• Short Summary

    INTRODUCTION: Morocco has organised its first local elections in the Wadi-Ed-Dahab province of the Western Sahara which it took over from Mauritania in August 1979.

  • Description

    1.
    GV People in Dakhla passing billboard of King Hassan as they arrive to vote. (4 SHOTS)
    0.21

    2.
    SV INT Men and women placing their votes in ballot boxes before official scrutineers. (4 SHOTS)
    0.54

    3.
    SVs Smara: People arriving to vote. (2 SHOTS)
    1.07

    4.
    SVs People standing around waiting to vote. (2 SHOTS)
    1.18

    5.
    SV People casting votes in ballot boxes.
    1.22

    6.
    GVs Women leaving polling both under billboard of King Hassan.
    1.28

    7.
    SV Woman holding Moroccan flag as children and women gather around clapping.
    1.33

    8.
    GV People leaving polling booth.
    1.41




    Initials JS





    Script is copyright Reuters Limited. All rights reserved

    Background: INTRODUCTION: Morocco has organised its first local elections in the Wadi-Ed-Dahab province of the Western Sahara which it took over from Mauritania in August 1979. Voting took place throughout the region on Friday (8 May). However Algerian-backed Polisario guerrillas are still fighting for the independence of the region which was a former Spanish colony.

    SYNOPSIS: Centre of voting operations was Dakhla Wadi-Ed-Dahab's main city. Hundreds of Western Saharans went to the polls in the tiny locality. Posters of King Hassan and Moroccan flags made the guerrilla war for the area seem far away. Officials said the elections were aimed at "regularising a de facto situation".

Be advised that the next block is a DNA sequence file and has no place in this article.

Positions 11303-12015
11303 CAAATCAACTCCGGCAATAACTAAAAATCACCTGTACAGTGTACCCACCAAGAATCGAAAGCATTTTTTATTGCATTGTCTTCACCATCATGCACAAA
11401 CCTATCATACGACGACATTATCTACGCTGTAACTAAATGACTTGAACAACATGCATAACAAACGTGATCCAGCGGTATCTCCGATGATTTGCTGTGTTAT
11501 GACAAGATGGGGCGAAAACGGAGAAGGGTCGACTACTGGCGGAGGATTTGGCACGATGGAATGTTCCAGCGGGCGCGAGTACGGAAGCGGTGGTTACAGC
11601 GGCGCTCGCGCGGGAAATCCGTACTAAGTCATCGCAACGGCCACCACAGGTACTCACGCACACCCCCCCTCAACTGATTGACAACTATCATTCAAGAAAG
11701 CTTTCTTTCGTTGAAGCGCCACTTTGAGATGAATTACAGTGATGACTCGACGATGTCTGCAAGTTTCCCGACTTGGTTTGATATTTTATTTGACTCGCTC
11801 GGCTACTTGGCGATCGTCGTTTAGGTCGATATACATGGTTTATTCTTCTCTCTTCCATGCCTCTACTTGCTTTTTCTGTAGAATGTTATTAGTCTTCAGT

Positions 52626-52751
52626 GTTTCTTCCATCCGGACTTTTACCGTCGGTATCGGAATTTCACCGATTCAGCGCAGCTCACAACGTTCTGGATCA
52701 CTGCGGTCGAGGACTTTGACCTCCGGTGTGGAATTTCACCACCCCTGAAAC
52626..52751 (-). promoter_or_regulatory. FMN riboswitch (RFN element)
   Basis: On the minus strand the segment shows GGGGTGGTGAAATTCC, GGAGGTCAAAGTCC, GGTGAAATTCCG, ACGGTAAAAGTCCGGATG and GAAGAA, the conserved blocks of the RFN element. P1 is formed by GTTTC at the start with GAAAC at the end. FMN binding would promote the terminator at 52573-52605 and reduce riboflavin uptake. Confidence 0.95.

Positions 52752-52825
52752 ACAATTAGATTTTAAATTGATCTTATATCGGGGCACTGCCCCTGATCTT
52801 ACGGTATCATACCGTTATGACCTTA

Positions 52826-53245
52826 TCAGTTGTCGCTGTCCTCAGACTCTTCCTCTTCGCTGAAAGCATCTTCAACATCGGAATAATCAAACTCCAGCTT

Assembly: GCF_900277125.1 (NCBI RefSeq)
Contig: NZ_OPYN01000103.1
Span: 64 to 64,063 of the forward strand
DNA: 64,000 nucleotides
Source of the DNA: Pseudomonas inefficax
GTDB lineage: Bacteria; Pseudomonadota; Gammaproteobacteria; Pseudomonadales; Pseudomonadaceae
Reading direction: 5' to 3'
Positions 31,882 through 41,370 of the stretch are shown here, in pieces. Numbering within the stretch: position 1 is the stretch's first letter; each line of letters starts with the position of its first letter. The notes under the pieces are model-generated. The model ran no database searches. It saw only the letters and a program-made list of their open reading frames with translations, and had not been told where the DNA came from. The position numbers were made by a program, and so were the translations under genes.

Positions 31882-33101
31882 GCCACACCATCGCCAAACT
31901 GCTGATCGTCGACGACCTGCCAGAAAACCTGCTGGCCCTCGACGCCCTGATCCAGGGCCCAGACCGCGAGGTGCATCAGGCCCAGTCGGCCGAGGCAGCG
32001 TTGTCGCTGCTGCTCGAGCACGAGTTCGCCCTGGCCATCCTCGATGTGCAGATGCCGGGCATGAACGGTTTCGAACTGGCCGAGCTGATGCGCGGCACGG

After Spain withdrew from the Western Sahara in 1976 Morocco shared the area with Mauritania. In 1979, the Rabat Government annexed the southern part after Mauritania withdrew under a peace agreement with the Polisario Front. The Moroccan Army has been building a security belt in recent months to protect the territory's main cities, the phosphate mines of Bu-Craa and the capital of El-Aayun. The belt runs from the garrison town of Zag near the Algerian border to Bu-Craa.

    At the Western Sahara's second biggest city of Smara more than 300 voters elected the local council of Haousa. Haousa is a hamlet west of Smara and outside the area firmly controlled by the Moroccan Army. It is regarded by the Polisario guerrillas as their provisional capital pending independence.

    Guerrillas are still reported in the area despite the Army's security belt. Smara's Governor Lahbib Habouha said fighting could be heard near his city until quite recently. More than 216 candidates are fighting for 123 seats in 11 local communes in the region.

  • Tags

  • Data

    Film ID:
    VLVA2DKH4KZOEGOQKARHTNAQL21QE
    Media URN:
    VLVA2DKH4KZOEGOQKARHTNAQL21QE
    Group:
    Reuters - Source to be Verified
    Archive:
    Reuters
    Issue Date:
    11/05/1981
    Sound:
    Unknown
    HD Format:
    Available on request
    Stock:
    Colour
    Duration:
    00:01:42:00
    Time in/Out:
    /
    Canister:
    N/A

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